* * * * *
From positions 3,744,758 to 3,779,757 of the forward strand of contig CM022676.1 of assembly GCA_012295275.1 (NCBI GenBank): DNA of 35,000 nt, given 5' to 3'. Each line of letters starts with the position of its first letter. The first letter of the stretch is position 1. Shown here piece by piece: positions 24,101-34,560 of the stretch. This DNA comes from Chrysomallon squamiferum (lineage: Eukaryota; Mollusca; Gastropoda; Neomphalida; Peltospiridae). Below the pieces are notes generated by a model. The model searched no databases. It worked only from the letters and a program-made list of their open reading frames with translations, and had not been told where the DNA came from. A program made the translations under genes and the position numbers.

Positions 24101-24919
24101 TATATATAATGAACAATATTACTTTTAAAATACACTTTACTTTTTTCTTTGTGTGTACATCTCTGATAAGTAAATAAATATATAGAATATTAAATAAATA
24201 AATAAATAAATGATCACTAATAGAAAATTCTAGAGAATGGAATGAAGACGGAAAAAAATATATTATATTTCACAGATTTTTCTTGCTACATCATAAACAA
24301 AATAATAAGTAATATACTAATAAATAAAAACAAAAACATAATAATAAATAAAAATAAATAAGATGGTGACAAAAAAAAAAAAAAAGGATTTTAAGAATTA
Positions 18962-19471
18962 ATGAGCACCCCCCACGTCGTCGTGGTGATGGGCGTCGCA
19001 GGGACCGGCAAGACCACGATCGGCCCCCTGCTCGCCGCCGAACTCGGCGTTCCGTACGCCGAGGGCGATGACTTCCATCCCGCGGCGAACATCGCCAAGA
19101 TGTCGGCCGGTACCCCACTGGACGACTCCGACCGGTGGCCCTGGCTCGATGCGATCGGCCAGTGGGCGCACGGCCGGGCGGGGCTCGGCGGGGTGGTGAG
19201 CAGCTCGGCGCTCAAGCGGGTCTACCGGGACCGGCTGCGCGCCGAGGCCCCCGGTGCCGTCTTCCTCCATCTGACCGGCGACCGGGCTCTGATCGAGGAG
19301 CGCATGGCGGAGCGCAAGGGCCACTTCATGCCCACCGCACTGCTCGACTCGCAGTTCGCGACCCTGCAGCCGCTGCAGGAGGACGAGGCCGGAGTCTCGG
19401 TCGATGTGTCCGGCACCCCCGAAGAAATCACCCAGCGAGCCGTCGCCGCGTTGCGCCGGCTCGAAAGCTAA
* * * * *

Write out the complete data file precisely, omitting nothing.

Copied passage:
From positions 3,744,758 to 3,779,757 of the forward strand of contig CM022676.1 of assembly GCA_012295275.1 (NCBI GenBank): DNA of 35,000 nt, given 5' to 3'. Each line of letters starts with the position of its first letter. The first letter of the stretch is position 1. Shown here piece by piece: positions 24,101-34,560 of the stretch. This DNA comes from Chrysomallon squamiferum (lineage: Eukaryota; Mollusca; Gastropoda; Neomphalida; Peltospiridae). Below the pieces are notes generated by a model. The model searched no databases. It worked only from the letters and a program-made list of their open reading frames with translations, and had not been told where the DNA came from. A program made the translations under genes and the position numbers.

Positions 24101-24919
24101 TATATATAATGAACAATATTACTTTTAAAATACACTTTACTTTTTTCTTTGTGTGTACATCTCTGATAAGTAAATAAATATATAGAATATTAAATAAATA
24201 AATAAATAAATGATCACTAATAGAAAATTCTAGAGAATGGAATGAAGACGGAAAAAAATATATTATATTTCACAGATTTTTCTTGCTACATCATAAACAA
24301 AATAATAAGTAATATACTAATAAATAAAAACAAAAACATAATAATAAATAAAAATAAATAAGATGGTGACAAAAAAAAAAAAAAAGGATTTTAAGAATTA
Positions 18962-19471
18962 ATGAGCACCCCCCACGTCGTCGTGGTGATGGGCGTCGCA
19001 GGGACCGGCAAGACCACGATCGGCCCCCTGCTCGCCGCCGAACTCGGCGTTCCGTACGCCGAGGGCGATGACTTCCATCCCGCGGCGAACATCGCCAAGA
19101 TGTCGGCCGGTACCCCACTGGACGACTCCGACCGGTGGCCCTGGCTCGATGCGATCGGCCAGTGGGCGCACGGCCGGGCGGGGCTCGGCGGGGTGGTGAG
19201 CAGCTCGGCGCTCAAGCGGGTCTACCGGGACCGGCTGCGCGCCGAGGCCCCCGGTGCCGTCTTCCTCCATCTGACCGGCGACCGGGCTCTGATCGAGGAG
19301 CGCATGGCGGAGCGCAAGGGCCACTTCATGCCCACCGCACTGCTCGACTCGCAGTTCGCGACCCTGCAGCCGCTGCAGGAGGACGAGGCCGGAGTCTCGG
19401 TCGATGTGTCCGGCACCCCCGAAGAAATCACCCAGCGAGCCGTCGCCGCGTTGCGCCGGCTCGAAAGCTAA